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|Title:||Apparent distortion of the frontoparallel plane from wide-field motion parallax|
|Source:||Cornilleau-Peres, V.,Tai, L.C.,Cheong, L.-F. (2001). Apparent distortion of the frontoparallel plane from wide-field motion parallax. Journal of Vision 1 (3) : 324a-. ScholarBank@NUS Repository. https://doi.org/10.1167/1.3.324|
|Abstract:||We studied the visual perception of large frontoparallel planes from monocular motion parallax, during self-motion and object motion. The isodistortion framework predicts that a frontoparallel plane should be perceived as convex in the motion direction for near viewing distances, with decreasing convexity as the viewing distance increases. The stimuli represented dotted planes or dihedrals with a vertical or horizontal curvature. In condition SM (self-motion) the subject translated his/her head laterally. This movement was recorded and used to generate images simulating the presence of stationary surfaces. In condition OM (object-motion), the subject was stationary, and his recorded motion was applied to rotate the surfaces in depth, reproducing the SM optic flow obtained if gaze stabilization was perfect. Image size was 70 deg, and viewing distances were 0.5m or 4 m. Subjects indicated whether the surfaces were concave or convex in the horizontal or vertical direction, the surfaces being planes and horizontally (respectively vertically) curved dihedrals. A few depth reversals occurred at large dihedral angles in condition OM. The frontoparallel plane was perceived as convex in conditions SM and OM in both directions (horizontal and vertical). The thresholds of the response curves were significantly negative, indicating that the AFP (apparent frontoparallel plane) was always a concave surface. The results were similar for conditions SM and OM. The slope of the psychometric curves tended to be higher for the vertically curved dihedrals, as compared to the horizontally curved. Motion parallax yields an apparent distortion of large frontoparallel planes. This distortion is similar during self-motion and object-motion, and may not be due to the integration of non-visual signals related to self-motion. The similarity of the distortion in the vertical and horizontal directions questions the iso-distortion model, as well as the spin variation model.|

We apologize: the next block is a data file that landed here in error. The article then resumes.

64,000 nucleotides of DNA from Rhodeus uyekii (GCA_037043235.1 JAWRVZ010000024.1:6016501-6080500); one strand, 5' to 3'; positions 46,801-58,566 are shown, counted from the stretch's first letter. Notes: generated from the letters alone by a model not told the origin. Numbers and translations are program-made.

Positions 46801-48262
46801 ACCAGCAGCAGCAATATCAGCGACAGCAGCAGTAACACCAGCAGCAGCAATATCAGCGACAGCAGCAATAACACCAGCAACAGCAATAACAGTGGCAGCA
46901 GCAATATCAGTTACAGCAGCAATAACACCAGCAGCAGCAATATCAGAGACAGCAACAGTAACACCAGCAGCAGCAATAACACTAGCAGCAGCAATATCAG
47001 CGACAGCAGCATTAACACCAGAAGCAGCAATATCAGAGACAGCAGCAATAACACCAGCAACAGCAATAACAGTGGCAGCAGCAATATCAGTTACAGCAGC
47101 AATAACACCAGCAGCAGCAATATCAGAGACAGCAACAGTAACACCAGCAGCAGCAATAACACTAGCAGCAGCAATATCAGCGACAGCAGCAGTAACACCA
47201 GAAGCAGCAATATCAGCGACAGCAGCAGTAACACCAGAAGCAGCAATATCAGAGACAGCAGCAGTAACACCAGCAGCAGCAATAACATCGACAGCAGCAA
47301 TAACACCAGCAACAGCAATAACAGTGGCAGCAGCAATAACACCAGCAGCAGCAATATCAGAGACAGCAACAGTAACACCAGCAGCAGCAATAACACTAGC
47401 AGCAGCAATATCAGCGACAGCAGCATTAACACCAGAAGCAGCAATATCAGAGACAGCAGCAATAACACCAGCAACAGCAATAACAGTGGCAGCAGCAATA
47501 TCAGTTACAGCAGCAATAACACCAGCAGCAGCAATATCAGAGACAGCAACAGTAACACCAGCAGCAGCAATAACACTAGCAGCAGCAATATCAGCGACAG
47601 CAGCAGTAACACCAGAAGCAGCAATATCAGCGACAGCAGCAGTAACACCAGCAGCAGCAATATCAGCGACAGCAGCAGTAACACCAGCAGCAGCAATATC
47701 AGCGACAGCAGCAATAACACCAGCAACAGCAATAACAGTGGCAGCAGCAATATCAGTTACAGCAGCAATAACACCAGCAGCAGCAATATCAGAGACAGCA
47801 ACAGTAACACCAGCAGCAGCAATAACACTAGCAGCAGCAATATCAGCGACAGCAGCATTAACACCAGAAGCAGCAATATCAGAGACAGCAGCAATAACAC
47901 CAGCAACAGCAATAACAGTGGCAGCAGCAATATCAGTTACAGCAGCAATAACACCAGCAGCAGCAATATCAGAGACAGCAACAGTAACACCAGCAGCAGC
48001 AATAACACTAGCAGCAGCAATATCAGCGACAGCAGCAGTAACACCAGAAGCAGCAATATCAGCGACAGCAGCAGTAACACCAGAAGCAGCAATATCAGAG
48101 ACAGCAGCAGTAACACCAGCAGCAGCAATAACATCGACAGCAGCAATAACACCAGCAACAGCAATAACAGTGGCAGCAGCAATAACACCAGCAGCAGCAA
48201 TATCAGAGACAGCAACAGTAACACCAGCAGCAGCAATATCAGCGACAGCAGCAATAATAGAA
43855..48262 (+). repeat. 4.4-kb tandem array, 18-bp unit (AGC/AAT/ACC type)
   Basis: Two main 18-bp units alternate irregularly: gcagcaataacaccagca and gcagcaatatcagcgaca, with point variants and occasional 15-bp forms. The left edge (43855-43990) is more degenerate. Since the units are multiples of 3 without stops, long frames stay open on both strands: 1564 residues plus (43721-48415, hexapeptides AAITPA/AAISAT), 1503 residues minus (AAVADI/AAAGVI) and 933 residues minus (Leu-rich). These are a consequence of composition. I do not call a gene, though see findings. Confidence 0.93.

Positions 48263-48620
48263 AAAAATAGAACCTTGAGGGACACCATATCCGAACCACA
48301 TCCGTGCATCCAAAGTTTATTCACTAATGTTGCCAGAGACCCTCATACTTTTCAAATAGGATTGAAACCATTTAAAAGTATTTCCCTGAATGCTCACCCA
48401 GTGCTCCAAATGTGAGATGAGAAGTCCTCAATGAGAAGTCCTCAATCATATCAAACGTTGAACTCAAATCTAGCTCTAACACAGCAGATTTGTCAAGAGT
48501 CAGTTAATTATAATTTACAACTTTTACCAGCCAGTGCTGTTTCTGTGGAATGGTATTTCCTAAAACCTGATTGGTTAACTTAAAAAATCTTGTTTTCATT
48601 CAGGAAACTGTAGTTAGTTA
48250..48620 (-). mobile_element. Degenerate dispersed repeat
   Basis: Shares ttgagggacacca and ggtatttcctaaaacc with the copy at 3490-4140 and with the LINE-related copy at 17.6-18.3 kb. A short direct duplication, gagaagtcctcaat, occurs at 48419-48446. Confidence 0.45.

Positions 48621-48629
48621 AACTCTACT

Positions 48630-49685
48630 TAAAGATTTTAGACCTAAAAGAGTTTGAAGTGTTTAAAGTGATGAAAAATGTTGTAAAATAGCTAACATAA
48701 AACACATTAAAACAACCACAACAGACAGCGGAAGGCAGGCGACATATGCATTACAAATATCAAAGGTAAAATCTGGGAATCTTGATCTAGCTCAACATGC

|Source Title:||Journal of Vision|
|Appears in Collections:||Staff Publications|
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